Training wheels on a blue children's bicycle
The Coup of My Bike
by G. Louis Heath

Two wheels did not roll easily for this seven-year-old.
Dad added “training wheels,” my alma mater, “nurturing
mother,” to my Schwinn, and I rolled. On my bike, I began
to advance my gait in life, adjusting to the first invention
after fire that brought us out of trees and caves and into
our speedy times. I did not think this way then. My universe
was but my neighborhood and school. It was all about me
and my child’s world.

Round the block from my house on Robinson Street over to
Bird Street, again and again, I rode, always on sidewalk.
Over many circuits I gained speed and confidence, then
pure hubris. I soon became a demon on wheels who lorded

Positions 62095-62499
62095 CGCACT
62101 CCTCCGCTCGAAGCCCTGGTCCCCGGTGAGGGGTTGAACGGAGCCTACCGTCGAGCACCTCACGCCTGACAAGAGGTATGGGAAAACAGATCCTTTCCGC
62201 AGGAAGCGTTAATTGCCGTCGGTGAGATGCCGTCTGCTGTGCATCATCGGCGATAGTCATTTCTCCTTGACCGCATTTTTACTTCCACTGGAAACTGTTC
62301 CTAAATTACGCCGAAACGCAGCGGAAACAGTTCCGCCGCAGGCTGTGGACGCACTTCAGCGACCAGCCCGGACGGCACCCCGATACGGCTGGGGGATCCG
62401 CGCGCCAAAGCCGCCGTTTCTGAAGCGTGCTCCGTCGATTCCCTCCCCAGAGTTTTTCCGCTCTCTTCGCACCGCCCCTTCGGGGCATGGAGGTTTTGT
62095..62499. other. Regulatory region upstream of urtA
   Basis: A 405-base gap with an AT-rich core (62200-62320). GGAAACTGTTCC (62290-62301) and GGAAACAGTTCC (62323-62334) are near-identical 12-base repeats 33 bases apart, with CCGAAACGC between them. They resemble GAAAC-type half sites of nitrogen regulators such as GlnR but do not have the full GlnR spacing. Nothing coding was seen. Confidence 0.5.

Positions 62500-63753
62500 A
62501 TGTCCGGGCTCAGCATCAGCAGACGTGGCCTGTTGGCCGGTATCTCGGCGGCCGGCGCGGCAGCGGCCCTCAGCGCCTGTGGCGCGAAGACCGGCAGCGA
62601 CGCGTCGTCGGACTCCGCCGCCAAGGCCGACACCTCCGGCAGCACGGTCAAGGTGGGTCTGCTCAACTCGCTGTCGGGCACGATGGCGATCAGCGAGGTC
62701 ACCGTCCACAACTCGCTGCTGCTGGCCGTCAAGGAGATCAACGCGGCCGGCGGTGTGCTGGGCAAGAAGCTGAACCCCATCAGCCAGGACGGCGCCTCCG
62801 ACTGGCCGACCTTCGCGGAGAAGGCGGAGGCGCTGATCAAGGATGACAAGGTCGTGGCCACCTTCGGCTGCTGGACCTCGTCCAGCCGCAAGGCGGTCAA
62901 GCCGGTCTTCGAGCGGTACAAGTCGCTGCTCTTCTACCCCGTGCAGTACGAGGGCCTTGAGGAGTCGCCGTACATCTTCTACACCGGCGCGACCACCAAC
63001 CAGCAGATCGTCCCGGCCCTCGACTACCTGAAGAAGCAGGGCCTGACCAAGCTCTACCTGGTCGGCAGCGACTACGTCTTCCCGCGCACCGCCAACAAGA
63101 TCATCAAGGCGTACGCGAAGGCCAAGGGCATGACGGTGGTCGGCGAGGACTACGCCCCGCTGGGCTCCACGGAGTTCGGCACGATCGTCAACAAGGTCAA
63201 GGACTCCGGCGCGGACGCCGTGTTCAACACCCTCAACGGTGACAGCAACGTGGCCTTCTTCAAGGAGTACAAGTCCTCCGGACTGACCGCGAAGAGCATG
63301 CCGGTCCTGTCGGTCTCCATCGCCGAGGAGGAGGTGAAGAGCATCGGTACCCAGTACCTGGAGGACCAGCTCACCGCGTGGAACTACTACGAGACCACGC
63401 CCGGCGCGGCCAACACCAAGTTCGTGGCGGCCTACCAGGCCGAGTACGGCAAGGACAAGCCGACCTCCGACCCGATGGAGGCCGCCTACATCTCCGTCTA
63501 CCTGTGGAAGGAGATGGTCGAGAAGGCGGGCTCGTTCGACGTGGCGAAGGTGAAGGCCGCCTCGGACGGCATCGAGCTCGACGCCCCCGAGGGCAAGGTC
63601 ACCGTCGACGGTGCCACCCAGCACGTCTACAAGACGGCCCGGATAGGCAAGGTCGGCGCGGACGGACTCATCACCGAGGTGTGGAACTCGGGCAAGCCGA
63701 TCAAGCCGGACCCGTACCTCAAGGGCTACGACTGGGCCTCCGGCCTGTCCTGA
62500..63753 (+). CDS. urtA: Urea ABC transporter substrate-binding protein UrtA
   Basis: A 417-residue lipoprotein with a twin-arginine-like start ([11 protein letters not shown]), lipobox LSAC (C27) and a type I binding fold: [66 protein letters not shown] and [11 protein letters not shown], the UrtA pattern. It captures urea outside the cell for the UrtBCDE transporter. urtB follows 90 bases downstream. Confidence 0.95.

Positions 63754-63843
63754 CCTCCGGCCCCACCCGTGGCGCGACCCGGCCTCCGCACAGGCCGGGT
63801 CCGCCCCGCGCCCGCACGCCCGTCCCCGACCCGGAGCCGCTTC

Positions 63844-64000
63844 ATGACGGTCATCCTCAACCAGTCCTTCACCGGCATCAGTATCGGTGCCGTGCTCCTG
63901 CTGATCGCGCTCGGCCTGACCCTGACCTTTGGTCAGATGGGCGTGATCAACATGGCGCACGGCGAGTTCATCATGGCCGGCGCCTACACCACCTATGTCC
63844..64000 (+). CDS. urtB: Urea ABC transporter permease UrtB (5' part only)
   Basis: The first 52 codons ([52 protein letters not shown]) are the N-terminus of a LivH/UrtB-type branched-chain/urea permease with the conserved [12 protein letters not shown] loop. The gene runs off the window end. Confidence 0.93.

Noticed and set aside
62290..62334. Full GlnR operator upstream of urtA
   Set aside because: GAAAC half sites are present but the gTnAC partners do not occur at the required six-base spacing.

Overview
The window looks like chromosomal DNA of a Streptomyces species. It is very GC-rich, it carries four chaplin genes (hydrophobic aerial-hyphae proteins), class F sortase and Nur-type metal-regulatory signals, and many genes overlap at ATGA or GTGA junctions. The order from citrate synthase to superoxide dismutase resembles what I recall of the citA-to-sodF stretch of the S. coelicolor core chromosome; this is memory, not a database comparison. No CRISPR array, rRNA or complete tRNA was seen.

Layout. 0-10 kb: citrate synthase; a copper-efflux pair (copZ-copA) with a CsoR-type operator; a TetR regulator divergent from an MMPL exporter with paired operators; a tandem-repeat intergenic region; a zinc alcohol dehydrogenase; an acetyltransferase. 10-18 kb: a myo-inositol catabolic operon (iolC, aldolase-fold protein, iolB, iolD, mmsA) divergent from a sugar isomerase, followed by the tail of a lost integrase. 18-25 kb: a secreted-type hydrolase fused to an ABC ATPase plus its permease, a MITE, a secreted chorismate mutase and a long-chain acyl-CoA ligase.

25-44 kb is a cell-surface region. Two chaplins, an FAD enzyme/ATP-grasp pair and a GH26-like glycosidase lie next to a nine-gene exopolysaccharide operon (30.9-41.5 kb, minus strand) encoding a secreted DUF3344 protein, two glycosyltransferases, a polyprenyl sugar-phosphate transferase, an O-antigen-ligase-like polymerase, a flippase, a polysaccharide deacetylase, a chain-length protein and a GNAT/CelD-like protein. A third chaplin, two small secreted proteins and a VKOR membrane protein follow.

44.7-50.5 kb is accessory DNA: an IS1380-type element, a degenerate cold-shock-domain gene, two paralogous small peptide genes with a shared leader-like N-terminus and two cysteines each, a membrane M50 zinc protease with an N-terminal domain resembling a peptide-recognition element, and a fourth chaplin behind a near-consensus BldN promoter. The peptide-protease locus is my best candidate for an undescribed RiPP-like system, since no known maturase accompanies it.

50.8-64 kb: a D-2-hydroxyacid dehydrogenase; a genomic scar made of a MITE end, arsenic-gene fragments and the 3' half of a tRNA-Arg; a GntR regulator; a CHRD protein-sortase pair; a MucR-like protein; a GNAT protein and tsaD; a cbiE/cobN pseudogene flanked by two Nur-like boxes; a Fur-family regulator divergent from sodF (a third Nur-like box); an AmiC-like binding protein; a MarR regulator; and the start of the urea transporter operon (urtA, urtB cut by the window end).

it over The Great Un-Biked six-year-olds. I was living proof
that technology divides people.

My reign as The Great Biker ended when my training wheels
came off. I crashed over on Bird, skinned an elbow and knee.
The six-year olds over there went wild with the joy of the
Great Un-Biked who had staged a coup that felled my bike.

PHOTO: “Training Wheels” by tehvon, used by permission.

G. Louis Heath1

ABOUT THE AUTHOR: G. Louis Heath, Ph.D., Berkeley, 1969, teaches at Ashford University, Clinton, Iowa. He retires in June 2016 because his university is closing. He enjoys reading his poems at open mics. He often bicycles along the Mississippi River, stopping to work on a poem he pulls from his back pocket, weather permitting. His books include Mutiny Does Not Happen Lightly, Long Dark River Casino, and Vandals in the Bomb Factory. His most recent poems have been published in Dead Snakes, Poppy Road Review, Writing Raw, Inkstain Press, Verse-Virtual, Eunoia Review, and Squawk Back.